by Site Staff
November 22, 2006
Chairman Bill Weldon said, “The most important responsibility all of us have is to develop the leaders of the future. It is the greatest challenge we have and the most important legacy that we can leave behind.”
With this type of top-level support for leadership development, it is no wonder Johnson & Johnson decided to focus on developing its key “manager of manager” position as the “bridge between strategy and execution” throughout the enterprise. And given limited time availability of these critical managers and its interest in embedding a sustainable “leaders developing leaders” skill set, mindset and tool set, Johnson & Johnson decided a more comprehensive, ongoing, blended-learning experience would best suit its needs.
Phase 1: Online Pre-Work
This phase includes a welcome packet, introducing program structure and components; official webinar kickoff experience with class peers and facilitators; a personal learning journal to use during the online work; courseware requiring a seven-week investment of 30 to 60 minutes per week including four Web-based leadership briefings on the foundational program topics and a fictional case study positioned as part of a plausible “new” business in Johnson & Johnson, providing near-real-world opportunities to begin applying information from the briefings. An interview protocol tool for “action learning” interviews with current or former managers of managers to learn more about the role firsthand and a 360-degree, behavior-based assessment related to the four leadership briefing topics are also included.
Phase 2: Classroom Workshop
This three-day event deepens participants’ knowledge and application of the concepts, models and tools presented in the Phase 1 online work by practicing and testing ideas and approaches on their real-world, people-development challenges. In addition, it provides a forum for disseminating information and creating a consistent approach to talent management worldwide.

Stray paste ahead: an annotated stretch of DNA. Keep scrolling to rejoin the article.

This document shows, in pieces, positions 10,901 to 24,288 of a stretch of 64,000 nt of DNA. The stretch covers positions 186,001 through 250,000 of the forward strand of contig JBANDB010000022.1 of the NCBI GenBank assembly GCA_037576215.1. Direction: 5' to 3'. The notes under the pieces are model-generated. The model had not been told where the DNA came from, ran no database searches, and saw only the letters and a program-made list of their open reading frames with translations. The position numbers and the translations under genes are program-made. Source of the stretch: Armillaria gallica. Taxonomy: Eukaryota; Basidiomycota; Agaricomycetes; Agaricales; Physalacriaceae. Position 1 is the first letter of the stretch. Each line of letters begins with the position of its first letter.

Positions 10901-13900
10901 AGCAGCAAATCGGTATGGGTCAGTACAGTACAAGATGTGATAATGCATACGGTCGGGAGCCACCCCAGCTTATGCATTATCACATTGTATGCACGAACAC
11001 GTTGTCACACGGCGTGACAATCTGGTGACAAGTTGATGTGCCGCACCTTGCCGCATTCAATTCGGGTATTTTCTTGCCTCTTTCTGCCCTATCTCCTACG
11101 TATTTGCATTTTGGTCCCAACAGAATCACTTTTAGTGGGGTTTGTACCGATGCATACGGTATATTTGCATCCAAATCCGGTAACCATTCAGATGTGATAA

Phase 3: Online Post-Work
Many resources and activities are provided for three months following the workshop, although none of these are mandatory. They include:
In addition, the program administrator follows up with participants in 90 days to encourage and guide completion of their action plans. At the end of Phase 3, a follow-up survey is sent to participants and their managers asking about the on-the-job impact of actions implemented. While the program has been in place for a little more than a year, therefore with a relatively small sample size, self-report results show: Nearly 60 percent discussed their program action plans with their manager immediately after the program, 100 percent implemented some or almost all the actions they listed and more than 85 percent had actually used the learning from the program on the job when they returned.
Mary Lauria, Johnson & Johnson’s director of management education and development, has summarized the value of this learning experience.
“J&J’s strategy is very simple: leadership and growth,” she said. “While there is no better training ground than an actual job assignment, we believe leaders at all levels around the world should be supported at critical transition points in their careers. This is where the Leaders Developing Leaders program plays a very critical role. It is a strategic investment, aligned to our business strategy, helping to build our pipeline with extraordinary leaders. Using a blended-learning approach, it provides participants with the right skills, approaches and tools to develop the leaders for our future.”
Stephen L. Cohen is vice president of the Learning Solutions Group (LSG) for Carlson Marketing Group, a relationship marketing services firm and a division of the Carlson Co. Andrea Deege is a senior learning consultant with LSG responsible for needs assessment and design, development and delivery of all program elements. Uneeda Brewer-Frazier is director of management education and development for Johnson & Johnson. They can be reached at firstname.lastname@example.org.